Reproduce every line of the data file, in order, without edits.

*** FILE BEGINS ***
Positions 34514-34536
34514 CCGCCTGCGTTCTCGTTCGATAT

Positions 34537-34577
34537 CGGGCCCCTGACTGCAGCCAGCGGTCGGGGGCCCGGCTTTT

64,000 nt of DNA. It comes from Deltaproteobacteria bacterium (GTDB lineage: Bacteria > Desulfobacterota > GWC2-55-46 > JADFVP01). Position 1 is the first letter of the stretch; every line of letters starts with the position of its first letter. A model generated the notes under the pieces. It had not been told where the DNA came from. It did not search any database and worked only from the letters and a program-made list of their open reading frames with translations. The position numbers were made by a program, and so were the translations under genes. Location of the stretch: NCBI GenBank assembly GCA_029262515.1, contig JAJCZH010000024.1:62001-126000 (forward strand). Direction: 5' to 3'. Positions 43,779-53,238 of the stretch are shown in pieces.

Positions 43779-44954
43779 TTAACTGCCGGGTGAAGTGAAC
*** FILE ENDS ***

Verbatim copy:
Positions 34514-34536
34514 CCGCCTGCGTTCTCGTTCGATAT

Positions 34537-34577
34537 CGGGCCCCTGACTGCAGCCAGCGGTCGGGGGCCCGGCTTTT

64,000 nt of DNA. It comes from Deltaproteobacteria bacterium (GTDB lineage: Bacteria > Desulfobacterota > GWC2-55-46 > JADFVP01). Position 1 is the first letter of the stretch; every line of letters starts with the position of its first letter. A model generated the notes under the pieces. It had not been told where the DNA came from. It did not search any database and worked only from the letters and a program-made list of their open reading frames with translations. The position numbers were made by a program, and so were the translations under genes. Location of the stretch: NCBI GenBank assembly GCA_029262515.1, contig JAJCZH010000024.1:62001-126000 (forward strand). Direction: 5' to 3'. Positions 43,779-53,238 of the stretch are shown in pieces.

Positions 43779-44954
43779 TTAACTGCCGGGTGAAGTGAAC